We linked up with Lee & Sara from the sailing yacht Catalpa and their 2 great kids Taj and Bella.
Alex from the yacht Gipsy jumped into one of the tenders and came along too.
Like us they are all keen divers and were excited to be diving outside the lagoon for a change.
When we arrived at the dive site, the current was very strong but there were 8 Manta Rays on the surface so we anchored up amongst them and spent almost an hour clinging to ropes off the tenders whilst the Mantas came hovering past – sometimes very close.
At one stage Lee & Bella were in front of our tinny holding the anchor line and had 4 Mantas around them while we sat on the bow of the tinny looking down over all the action.
With the crystal clear water it was fantastic.
When the current backed off as the turn of the tide approached, we put on the scuba gear and went for a dive.
We expected to see Mantas and Turtles but instead we saw a family of very large Marbled Rays and a school of Bludger Trevally that completely surrounded the whole group of divers.
Paul even managed to get close to some Red Emperor for a few photos.
Despite only being 10 and 12, Bella and Taj are excellent divers and made great UW models too…
We all had so much fun that we decided to do it all again the next day.
However as we went out to dive on the turn of the tide, the wind and swell picked up and we had no choice but to find a calmer location.
Lee suggested we try around a series of 3 bommies just near the lagoon entrance.
From the surface it looked great and the viz was good.
Sadly there was not a lot of fish life and coral but we did see a few Turtles and some very curious Red Throat Emperor that followed as around for the entire dive but not quite close enough to photograph.
On the way home we spent some time playing around in the entrance channel as the tide raced through it.
The next day the weather came good again and was forecast to stay that way for a few days at least.
By lunchtime there were loads of cruising boats anchored in the lagoon.
The dive that day was excellent.
The conditions were really good on the surface and we were able to sit and wait for the tide to turn and look back over the island.
With no current on the bottom, we swum from the point of the reef out to a deeper slope filled with larger bommies and a lot of fish life.
As we were photographing a Wobbygong Shark under a ledge, it went dark overhead and we looked out to see Manta Rays hovering around the bommie.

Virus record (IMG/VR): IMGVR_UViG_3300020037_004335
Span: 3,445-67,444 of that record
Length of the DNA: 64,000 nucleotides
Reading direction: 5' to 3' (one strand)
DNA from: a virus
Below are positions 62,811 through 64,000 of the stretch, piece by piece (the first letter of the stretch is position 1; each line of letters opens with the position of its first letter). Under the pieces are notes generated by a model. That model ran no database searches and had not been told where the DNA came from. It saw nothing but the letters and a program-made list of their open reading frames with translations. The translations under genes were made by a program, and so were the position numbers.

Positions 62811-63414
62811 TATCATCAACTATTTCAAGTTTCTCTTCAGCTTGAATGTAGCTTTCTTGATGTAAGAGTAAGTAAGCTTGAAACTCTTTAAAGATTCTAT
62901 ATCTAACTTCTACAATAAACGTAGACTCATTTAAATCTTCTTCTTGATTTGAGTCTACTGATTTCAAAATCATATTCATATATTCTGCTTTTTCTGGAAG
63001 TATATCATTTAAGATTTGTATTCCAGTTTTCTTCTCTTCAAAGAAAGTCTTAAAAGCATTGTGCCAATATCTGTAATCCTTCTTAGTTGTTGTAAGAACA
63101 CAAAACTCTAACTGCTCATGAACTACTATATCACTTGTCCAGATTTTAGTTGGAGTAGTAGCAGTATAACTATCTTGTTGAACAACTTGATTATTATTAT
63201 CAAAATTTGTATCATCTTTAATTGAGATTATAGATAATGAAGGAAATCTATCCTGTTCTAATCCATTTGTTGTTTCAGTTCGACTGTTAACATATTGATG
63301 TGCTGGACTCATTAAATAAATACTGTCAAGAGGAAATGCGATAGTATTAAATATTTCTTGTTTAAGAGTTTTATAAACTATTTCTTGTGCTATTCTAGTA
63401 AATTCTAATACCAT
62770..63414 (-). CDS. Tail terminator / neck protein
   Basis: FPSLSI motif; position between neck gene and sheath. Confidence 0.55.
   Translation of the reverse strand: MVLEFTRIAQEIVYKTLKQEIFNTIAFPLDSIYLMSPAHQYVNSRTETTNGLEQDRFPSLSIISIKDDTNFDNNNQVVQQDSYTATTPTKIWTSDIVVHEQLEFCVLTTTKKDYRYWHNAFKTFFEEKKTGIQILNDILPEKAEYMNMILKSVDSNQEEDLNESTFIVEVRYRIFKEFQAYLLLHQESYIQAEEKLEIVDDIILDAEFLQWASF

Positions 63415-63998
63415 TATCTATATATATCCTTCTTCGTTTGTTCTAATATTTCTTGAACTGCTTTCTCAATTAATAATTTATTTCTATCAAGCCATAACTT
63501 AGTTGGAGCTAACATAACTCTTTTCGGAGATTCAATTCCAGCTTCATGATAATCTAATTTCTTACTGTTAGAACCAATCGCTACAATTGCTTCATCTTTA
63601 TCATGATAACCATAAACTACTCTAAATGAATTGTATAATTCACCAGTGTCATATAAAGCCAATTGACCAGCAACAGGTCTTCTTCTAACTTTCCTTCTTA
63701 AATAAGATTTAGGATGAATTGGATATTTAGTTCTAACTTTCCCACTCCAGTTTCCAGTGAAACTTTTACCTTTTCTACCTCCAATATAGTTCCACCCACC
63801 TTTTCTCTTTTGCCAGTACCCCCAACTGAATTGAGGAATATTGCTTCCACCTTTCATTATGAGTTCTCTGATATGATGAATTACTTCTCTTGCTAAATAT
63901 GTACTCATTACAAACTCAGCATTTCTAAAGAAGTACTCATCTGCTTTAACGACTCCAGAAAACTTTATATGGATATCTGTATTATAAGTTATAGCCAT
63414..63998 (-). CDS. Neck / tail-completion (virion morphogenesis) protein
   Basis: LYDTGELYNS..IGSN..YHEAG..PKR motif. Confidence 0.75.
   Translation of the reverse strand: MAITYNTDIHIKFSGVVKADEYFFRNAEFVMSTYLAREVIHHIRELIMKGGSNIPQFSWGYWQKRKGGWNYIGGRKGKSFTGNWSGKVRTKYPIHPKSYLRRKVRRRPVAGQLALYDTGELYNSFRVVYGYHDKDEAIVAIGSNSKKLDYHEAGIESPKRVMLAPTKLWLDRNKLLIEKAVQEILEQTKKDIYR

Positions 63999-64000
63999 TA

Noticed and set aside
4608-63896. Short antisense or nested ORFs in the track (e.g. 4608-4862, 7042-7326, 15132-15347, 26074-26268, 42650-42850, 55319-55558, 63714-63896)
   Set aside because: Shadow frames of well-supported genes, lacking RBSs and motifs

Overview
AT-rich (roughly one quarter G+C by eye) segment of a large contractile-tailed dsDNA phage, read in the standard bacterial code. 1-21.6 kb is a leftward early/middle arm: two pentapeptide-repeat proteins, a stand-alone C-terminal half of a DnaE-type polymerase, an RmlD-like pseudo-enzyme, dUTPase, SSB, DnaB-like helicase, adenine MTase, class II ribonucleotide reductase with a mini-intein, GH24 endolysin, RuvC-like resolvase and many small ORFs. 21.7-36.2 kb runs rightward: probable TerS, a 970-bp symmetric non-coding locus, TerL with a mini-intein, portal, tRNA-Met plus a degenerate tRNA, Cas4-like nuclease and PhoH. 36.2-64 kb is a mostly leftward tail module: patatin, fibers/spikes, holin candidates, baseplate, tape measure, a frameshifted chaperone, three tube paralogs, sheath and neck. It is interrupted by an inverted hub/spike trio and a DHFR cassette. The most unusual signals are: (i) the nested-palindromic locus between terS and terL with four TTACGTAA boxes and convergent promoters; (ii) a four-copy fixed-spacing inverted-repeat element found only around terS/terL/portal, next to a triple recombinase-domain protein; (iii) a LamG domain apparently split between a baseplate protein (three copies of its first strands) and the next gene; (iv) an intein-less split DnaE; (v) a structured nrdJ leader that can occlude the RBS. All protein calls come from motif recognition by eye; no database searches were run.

One even photo bombed our Wobbygong photo!!
Can you see the very well camouflaged Wobbygong Shark?
Note the Manta Ray in the far left of the photo
On the way back up the slope we saw Turtles, Sharks and a lot of smaller fish schools.
With the nicer weather, Paul went onto the island late in the afternoon to photograph the sunset.
As he walked alone through the centre of the island just before sunset, the light rays were coming through dense forested areas making great photo opportunities.
He went out to the sandy beach facing the setting sun and set his tripod up for a series of photos.
There were a few larger birds like White Egrets sitting on the large pieces of drift wood that have washed up on a lot of the beach shoreline.
The drift wood made for great subjects during the sunset.
There were thousands of smaller birds flying at speed over the water between Lady Musgrave and the nearly Fairfax Islands.
With the tides advancing each day, it was at a stage where both turns of the tide were during daylight hours.
We had a high tide at 7am and a low tide at 3pm.
This enabled us to do 2 dives a day while the conditions allowed.
The morning dive was excellent with some great up close Manta action and a few Sharks but surprisingly much less fish life than the afternoon dives.
After the dive we relaxed and played on the surface and had some fun in the warm sunlight (unlike the arvo dives which were cold when we hopped out….).
This is what 2 tenders, 6 people and 6 sets of dive gear
looks like from underneath…
looks like from underneath…
The arvo dive produced the best Manta experience of our time at Lady Musgrave as 2 Mantas hovered around us for over 10 minutes.
While Paul took a lot of photos, Taj and Sara got a lot of great video footage on their go-pros.
Paul was tucked up against the bommie taking Manta photos when a large school of Batfish came past. He managed one shot on the manual exposure setting he was using for the Mantas and surprisingly it worked out.
Paul was still out filling scuba tanks at sunset.
It was a looong but fun day.
With the glassy conditions the next morning we went over the reef edge at high tide. It was very shallow but we managed to not hit anything!
We tried to dive the southern outer wall of the lagoon as we had seen dive boats there previously but after a lot of searching we couldn’t find a decent spot.
So instead we headed across to Fairfax Island which was 4nm away.
The area around Fairfax is a green zone (protected area) and the islands are off limits to people.
It showed as the coral we could see from the surface was in excellent condition and the area around the islands pristine.
We searched for a dive location and found lots of gutters in the coral on the southern side.
We ventured around to the more protected northern side and marvelled at the water clarity.